The development of reflective cracking mitigation techniques depends on the proper evaluation of different technologies from geo-synthetic inter-layers to highly modified thin lift overlays. A methodology has been developed to investigate these technologies using a novel Accelerated Pavement Weathering System (APWS) which exposes the pavement structure to the combination of temperature, moisture and UV radiation that a pavement will experience in service. This methodology is based on well documented and widely used accelerated weathering methods used by other industries to determine the durability of various materials and systems to environmental exposure. Currently, most pavement accelerated testing is based on load-associated stresses instead of temperature; no system has been developed to-date that accurately reproduces the effect of temperature, moisture, and UV radiation on a pavement structure. The APWS can be a powerful conditioning tool to evaluate different pavement materials, pavement systems, improve modelling and product performance. This conditioning methodology has been used in conjunction with a newly developed test method that can measure the resistance to reflective cracking using a modified Asphalt Pavement Analyzer test. The Reflective Cracking Resistance Test (RCRT) was developed to run both on laboratory-prepared samples, as well as cores taken from the field. The method is ideally suited to measure the crack propagation through an interlayer or overlay as function of loading cycles. This method was used to evaluate pavement systems before and after accelerated weathering in the APWS. This paper focuses on the results of this study and the practicality of this type of testing to understand different technologies to mitigate crack propagation. Specifically, several different pavement structures were prepared which consist of conventional overlays, overlays with geosynthetic membranes, and 4.75 mm thin lift overlay. An overview of the methodology and summary of the testing of these systems is presented in this paper. © RILEM 2012.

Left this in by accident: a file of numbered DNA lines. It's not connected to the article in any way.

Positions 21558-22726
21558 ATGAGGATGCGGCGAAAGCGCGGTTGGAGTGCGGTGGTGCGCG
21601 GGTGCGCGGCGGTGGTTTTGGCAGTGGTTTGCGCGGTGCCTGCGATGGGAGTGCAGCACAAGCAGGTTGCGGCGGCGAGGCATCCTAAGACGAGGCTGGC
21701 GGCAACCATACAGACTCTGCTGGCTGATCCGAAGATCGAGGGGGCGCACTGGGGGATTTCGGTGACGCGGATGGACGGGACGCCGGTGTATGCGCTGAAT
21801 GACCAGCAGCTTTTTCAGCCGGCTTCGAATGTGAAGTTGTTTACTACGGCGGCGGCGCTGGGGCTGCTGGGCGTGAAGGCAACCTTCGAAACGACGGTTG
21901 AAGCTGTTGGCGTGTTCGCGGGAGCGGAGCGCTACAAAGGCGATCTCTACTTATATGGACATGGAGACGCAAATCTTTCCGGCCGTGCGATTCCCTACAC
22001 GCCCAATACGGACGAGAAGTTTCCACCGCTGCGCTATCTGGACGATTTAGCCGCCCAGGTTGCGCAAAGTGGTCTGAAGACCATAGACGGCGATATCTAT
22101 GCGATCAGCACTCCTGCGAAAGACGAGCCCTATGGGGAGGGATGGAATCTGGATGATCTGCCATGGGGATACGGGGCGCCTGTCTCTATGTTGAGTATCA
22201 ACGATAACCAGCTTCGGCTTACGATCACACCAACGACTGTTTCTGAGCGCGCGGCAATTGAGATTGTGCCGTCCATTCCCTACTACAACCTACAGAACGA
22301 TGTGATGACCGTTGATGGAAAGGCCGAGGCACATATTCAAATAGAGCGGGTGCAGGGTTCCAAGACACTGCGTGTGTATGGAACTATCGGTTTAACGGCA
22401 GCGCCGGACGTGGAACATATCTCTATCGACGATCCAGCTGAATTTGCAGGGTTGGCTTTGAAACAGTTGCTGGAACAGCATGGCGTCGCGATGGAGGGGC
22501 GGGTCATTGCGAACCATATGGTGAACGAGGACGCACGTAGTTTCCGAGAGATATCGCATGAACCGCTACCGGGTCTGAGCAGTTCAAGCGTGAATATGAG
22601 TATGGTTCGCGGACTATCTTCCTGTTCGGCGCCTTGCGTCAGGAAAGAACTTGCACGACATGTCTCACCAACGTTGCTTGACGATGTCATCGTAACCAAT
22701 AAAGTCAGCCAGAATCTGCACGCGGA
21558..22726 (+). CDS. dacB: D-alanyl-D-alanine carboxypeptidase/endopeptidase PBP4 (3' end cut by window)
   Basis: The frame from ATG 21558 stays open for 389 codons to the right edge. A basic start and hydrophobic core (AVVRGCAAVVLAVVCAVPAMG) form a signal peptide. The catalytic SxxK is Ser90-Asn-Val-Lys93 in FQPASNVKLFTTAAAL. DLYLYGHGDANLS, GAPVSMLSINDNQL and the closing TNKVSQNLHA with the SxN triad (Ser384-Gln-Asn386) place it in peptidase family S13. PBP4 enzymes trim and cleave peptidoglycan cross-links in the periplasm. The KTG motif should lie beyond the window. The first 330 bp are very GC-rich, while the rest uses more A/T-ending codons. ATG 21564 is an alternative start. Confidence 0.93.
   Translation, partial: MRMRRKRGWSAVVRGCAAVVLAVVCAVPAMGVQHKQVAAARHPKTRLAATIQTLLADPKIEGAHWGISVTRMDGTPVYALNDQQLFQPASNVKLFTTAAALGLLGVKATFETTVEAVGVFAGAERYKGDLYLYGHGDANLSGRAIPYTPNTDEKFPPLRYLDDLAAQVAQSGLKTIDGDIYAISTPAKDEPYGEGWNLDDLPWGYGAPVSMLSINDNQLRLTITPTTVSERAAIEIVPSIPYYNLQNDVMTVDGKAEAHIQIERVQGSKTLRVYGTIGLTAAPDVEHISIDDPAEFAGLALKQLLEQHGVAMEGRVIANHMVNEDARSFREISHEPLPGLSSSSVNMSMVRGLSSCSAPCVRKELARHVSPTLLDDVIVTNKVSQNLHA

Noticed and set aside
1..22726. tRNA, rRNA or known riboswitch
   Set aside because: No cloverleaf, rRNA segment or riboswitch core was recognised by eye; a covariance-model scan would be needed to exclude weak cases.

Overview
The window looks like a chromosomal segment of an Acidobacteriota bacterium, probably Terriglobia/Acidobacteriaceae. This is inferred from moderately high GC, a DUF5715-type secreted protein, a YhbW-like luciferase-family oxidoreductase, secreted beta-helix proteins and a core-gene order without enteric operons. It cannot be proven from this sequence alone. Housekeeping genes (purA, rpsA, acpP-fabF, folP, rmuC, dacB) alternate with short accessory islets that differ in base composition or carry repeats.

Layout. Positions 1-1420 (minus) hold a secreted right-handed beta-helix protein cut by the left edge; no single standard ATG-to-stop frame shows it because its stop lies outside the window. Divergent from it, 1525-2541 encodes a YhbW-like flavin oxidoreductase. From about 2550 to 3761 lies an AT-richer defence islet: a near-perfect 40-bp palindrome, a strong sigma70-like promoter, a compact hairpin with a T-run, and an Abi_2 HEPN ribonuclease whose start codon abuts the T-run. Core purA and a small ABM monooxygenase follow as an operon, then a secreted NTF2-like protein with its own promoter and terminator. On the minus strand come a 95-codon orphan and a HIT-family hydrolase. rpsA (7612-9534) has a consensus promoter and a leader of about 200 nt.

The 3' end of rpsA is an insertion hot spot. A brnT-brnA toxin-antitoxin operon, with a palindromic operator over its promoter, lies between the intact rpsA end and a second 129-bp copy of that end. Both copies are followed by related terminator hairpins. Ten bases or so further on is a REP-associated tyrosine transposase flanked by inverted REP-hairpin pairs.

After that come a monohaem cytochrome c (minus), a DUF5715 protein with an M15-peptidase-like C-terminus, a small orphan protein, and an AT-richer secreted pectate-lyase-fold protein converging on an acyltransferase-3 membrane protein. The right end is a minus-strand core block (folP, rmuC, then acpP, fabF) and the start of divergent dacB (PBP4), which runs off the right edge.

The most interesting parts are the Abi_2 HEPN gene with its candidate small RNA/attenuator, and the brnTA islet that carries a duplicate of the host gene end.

Rowe G.M.,Abatech Inc. | Baumgardner G.L.,Paragon Technical Services Inc.
Journal of ASTM International | Year: 2011

The increased understanding of material behavior with rheology has existed for approximately 80 years as a science and has been applied to roofing products for over 50 years. With asphalt binders, several techniques exist for understanding rheology via the use of models. One of the best recognized models for the evaluation of the rheology of unmodified asphalt binders is the Christensen-Anderson model, and various developments of that model have occurred, enabling its use with filled systems such as those used in roofing applications. In addition to this model, the Rowe-Baumgardner-Sharrock model (developed by the authors) is introduced as an alternate method for defining the properties of roofing products that exhibit visco-elastic solid properties. When rheological data are fitted to master curve functional forms, changes in the model parameters can be rapidly visualized. The performance of various products can be assessed using this technique and can be related to the rheological parameters developed from this model (for example, the rheological index, crossover frequency, etc.). An analysis of the data is presented that includes testing using various rheometers over a wide range of temperatures. These data have been combined into a single master curve and plotted in various formats. The data show how the rheological index and the crossover frequency of the materials change over time, particularly with aging. Performance products can then be assessed and evaluated from both the historical data and models that enable the prediction of cracking and deformation. A discussion of the key parameters and a trend analysis are shown. Furthermore, the analysis is applied toward understanding the effectiveness of polymer networks in the roofing materials. As materials age, their properties change, and this can be observed, allowing the study of the effects of polymer network degradation with aging. This paper offers some further understanding of how key rheological parameters change. Copyright © 2011 by ASTM International.